“Let’s schedule a conference call each week to go over the sales pipeline for our team.” Seems logical. Seems like something we should all be paying attention to, so I put it in my calendar for the entire year at 8:30 Central time for every Wednesday morning.
We always start promptly at 8:30 and usually end in an hour. I get to hear the other VPs cover their pipeline and they get to hear mine. In the beginning, this was really needed. I needed the accountability and I enjoyed learning from the other VPs. The dialog was thought provoking and I enjoyed connecting with my counter parts. We landed many of those early prospects and solved issues around the client experience for our customer. All of this had been very beneficial, to say the least.
Fast forward two years. We’ve been having that same call every Wednesday for 104 straight weeks. We may have skipped a few, so let’s call it 100 weeks.
Depending on which website you use, we work on average 1,500 hours a year using a 40-hour workweek, though that number seems like a part-time job to me, but let’s use it to make the point. 40 hr x 50 wks = 2000
If you earn:
- $50,000, your hourly fee is approximately $33.00 per hour.
- $100,000 = $ 66.00 per hour
- $150,000 = $100.00 per hour
- $200,000 = $133.00 per hour
- $250,000 = $166.00 per hour
What is that conference call costing me and my company each year? Let’s use easy math and say all six VPs make $150K per year. $100.00 per hour X 6 VPs X 50 weeks we are on the call = $30,000 per year. Multiply that by the two years we’ve been on each week and it’s $60,000.
That’s right, $60,000 to be on a call each week for one hour. The funny thing? That would never get approved as a budget line item.
Now, I’m not in favor of canceling all conference calls. Some are necessary to the business and are truly needed, but the real question is this: how many calls are you requiring your team to be on per week that might not be necessary? This example is only one hour per week. My guess is many of you are having two, three, four, five or more calls per weeks that are costing more than they’re earning. What if you said you could easily cancel two standing calls per week? On our team, that would generate over $100,000 per year in savings.
But let’s go deeper. What could your team do with that extra time each week? What if you asked them to talk to your top customers during that same hour for the next 52 weeks? How about if you asked them to call a top performer for your company? Or mentor someone that is an up and coming producer in your company? Or take an online course? How much business do you think those calls would generate? What about the “opportunity cost” of the other things these leaders could be doing during these calls?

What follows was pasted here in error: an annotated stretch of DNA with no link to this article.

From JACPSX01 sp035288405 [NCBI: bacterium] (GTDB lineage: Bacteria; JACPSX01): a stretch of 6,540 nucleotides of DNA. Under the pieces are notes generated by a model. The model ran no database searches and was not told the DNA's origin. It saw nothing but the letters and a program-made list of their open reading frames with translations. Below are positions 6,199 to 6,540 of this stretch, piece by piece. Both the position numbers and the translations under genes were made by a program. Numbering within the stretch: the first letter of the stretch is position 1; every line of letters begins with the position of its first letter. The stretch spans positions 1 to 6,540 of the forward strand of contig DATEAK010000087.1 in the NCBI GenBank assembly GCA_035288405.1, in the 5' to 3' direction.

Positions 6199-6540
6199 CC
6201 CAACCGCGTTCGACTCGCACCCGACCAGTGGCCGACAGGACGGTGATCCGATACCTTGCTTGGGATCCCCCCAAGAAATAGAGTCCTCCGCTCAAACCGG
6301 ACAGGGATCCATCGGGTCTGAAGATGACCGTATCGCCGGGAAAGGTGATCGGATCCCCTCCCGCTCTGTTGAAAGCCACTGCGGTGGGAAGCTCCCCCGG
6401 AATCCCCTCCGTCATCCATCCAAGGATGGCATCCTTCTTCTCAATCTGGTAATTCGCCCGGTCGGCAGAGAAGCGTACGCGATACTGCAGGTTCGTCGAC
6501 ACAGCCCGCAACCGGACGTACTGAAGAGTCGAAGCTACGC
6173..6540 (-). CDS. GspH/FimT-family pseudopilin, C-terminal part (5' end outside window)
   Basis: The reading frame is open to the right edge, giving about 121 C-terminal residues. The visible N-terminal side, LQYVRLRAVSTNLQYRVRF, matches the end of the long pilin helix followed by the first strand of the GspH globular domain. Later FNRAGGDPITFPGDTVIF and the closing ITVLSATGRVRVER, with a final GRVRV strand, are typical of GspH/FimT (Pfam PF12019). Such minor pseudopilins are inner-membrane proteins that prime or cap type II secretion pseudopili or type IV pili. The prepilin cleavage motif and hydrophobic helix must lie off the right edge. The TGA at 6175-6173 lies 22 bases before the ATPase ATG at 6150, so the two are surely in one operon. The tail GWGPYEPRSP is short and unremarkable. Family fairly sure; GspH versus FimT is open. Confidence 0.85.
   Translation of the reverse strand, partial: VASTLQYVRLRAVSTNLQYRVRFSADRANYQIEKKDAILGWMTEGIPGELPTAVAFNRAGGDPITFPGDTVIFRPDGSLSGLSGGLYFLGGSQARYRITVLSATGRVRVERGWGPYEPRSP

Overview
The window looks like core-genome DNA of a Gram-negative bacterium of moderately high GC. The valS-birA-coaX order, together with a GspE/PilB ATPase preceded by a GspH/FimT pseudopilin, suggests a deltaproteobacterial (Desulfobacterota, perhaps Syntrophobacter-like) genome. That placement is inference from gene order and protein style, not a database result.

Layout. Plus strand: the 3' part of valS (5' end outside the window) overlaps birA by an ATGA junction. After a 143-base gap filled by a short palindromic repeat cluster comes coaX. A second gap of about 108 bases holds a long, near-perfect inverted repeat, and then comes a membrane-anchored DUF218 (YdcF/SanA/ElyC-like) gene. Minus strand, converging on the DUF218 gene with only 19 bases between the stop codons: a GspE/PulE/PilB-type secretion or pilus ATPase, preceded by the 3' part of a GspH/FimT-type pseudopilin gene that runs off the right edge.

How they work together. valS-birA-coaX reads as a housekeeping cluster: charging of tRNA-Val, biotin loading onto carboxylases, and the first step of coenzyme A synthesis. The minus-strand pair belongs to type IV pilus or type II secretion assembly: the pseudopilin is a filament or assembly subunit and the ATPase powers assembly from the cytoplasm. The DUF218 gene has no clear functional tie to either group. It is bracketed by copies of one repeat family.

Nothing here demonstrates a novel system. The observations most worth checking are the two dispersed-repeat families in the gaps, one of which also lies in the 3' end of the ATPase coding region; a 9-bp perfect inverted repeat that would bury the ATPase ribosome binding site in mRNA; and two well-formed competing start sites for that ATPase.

Because we don’t write an hourly check each day to our team, it’s easy to lose sight of the value of their time. Rethink your automatic conference calls. Look at the things that need more attention and have a bigger upside than a bunch of suits sitting on a call, waiting for their turn to talk. Create accountability utilizing different methods other than the dreaded conference call. And remember to calculate your own hourly fee and make sure you’re getting the most out of your day as well.
The bottom line here? Be very wary of anything that is recurring or automatic. Those calls or meetings seem to take on their own momentum, which can take precedence over other more important things. For the next thirty days, ask yourself, “Is this call/meeting even necessary anymore?” You won’t rid yourself of all the predetermined calls but canceling a few of those will probably yield you those few extra hours you need to catch up on other things. Or if you’re really lucky, maybe you’ll be able to enjoy a weekend or two without worrying about what isn’t getting finished. Okay, that may be a stretch, but hopefully you get the point.